The approach adopted by Palamas, Maximus, and Hildegard has two important consequences for our understanding of God’s creative power. First, when we speak of God creating the world, we are to envisage this, not as a single act in the past, but as a continuing presence here and now; and in that sense it is legitimate to speak in terms of continual creation . Second, and closely linked with the first point, we should think of God as creating the world, not as it were from the outside, but from within .
In the first place, when it is said, “In the beginning, God created the heavens and the earth” (Genesis 1:1), the word “beginning” is not to be interpreted in a temporal sense. Creation is not a once-for-all event happening in the remote past, an initial act that constitutes a chronological starting point. It is not a past event but a present relationship. We are to think and to speak not in the past but in the present tense; we are to say, not “God made the world, once upon a time, long ago,” but “God is making the world, and you and me in it, here and now, at this moment and always.” “In the beginning” ( en arche ), then, does not signify, “God started it all off, billions of years ago, and since then He has left things to keep going by their own momentum.” It means, on the contrary, that God is at each and every instant the constant and unceasing arche , the source, principle, cause and sustainer of all that exists. It means that, if God did not continue to exert His creative will at every split second of time, the universe would immediately collapse into the void of non-being. Without the active and uninterrupted presence of Christ the Creator-Logos throughout the cosmos, nothing would exist for a single moment.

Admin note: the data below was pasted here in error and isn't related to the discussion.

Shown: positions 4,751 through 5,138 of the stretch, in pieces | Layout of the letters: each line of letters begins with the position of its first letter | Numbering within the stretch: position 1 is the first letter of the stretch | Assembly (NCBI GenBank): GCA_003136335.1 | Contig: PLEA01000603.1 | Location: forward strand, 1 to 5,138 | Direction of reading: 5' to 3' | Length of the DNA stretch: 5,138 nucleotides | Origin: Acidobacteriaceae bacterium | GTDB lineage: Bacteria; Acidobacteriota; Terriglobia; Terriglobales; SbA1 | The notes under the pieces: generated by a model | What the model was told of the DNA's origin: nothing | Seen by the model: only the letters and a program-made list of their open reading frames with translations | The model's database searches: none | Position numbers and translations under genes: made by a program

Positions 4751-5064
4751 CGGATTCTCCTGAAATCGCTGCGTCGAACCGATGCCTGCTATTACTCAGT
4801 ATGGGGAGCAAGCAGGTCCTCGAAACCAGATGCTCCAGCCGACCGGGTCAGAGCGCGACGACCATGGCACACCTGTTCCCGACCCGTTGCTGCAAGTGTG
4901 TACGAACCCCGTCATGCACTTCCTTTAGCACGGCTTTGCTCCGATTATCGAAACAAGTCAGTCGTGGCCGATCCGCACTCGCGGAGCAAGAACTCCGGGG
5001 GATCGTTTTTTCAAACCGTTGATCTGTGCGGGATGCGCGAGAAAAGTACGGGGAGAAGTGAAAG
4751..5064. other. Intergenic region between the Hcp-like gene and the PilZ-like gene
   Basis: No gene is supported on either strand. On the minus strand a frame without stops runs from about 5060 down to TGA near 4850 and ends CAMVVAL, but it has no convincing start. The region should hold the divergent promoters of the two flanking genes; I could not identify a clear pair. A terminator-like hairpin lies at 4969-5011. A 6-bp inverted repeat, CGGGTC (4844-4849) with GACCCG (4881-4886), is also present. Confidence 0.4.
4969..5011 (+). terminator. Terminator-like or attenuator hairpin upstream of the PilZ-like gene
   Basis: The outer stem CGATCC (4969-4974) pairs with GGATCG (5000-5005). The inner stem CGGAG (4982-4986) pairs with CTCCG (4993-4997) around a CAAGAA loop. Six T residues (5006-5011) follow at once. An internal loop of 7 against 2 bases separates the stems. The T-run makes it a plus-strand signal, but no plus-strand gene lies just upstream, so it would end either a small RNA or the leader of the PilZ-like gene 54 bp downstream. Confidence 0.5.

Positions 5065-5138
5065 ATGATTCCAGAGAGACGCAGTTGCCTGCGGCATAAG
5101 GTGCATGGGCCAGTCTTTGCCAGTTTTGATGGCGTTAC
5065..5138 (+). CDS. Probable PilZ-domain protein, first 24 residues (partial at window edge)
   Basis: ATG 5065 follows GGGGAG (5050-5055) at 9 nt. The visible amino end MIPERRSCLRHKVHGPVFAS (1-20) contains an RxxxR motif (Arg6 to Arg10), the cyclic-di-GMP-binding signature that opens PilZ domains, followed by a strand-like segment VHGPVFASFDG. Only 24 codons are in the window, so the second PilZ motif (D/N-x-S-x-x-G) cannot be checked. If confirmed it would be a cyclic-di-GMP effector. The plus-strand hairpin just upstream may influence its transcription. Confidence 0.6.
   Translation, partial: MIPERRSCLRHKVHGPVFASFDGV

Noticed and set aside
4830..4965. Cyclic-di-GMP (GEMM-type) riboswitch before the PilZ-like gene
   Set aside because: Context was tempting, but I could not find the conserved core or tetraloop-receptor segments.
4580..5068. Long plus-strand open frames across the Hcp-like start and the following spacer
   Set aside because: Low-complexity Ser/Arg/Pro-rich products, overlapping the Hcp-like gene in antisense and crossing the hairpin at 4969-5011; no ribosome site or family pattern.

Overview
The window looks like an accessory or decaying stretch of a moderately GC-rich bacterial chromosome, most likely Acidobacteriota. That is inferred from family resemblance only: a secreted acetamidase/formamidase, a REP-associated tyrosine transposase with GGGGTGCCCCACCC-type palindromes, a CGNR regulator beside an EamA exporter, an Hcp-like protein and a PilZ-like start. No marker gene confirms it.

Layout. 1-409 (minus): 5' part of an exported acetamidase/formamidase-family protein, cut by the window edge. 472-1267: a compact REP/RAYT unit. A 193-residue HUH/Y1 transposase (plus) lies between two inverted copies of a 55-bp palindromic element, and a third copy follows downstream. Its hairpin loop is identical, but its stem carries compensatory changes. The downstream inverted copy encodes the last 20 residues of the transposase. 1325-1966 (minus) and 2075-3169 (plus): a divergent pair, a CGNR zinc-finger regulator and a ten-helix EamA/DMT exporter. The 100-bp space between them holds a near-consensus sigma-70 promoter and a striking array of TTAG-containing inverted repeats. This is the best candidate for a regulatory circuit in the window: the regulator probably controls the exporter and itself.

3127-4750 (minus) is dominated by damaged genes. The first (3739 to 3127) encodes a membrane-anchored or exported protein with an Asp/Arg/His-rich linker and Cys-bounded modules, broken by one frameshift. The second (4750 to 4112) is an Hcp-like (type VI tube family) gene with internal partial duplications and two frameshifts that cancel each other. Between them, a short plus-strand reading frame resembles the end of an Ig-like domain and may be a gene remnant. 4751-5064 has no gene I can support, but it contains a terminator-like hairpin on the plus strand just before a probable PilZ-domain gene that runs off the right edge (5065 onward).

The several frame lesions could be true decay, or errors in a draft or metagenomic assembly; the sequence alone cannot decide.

Secondly, it follows from this that Christ as Creator-Logos is to be envisaged, not as on the outside, but as on the inside of everything. It is a frequent fault of religious writers that they speak of the created universe as if it were an artifact of a Maker Who has, so to speak, produced it from without. God the Creator becomes the celestial Clock-maker Who sets the cosmic process in motion, winding up the clock, but then leaving it to continue ticking on its own. This will not do. It is important to avoid such images as the divine architect, builder or engineer, and to speak rather in terms of indwelling (without thereby excluding the dimension of divine transcendence). Creation is not something upon which God acts from the outside, but something through which he expresses Himself from within. Transcendent, He is also immanent; above and beyond creation, He is also its true inwardness, its “within.”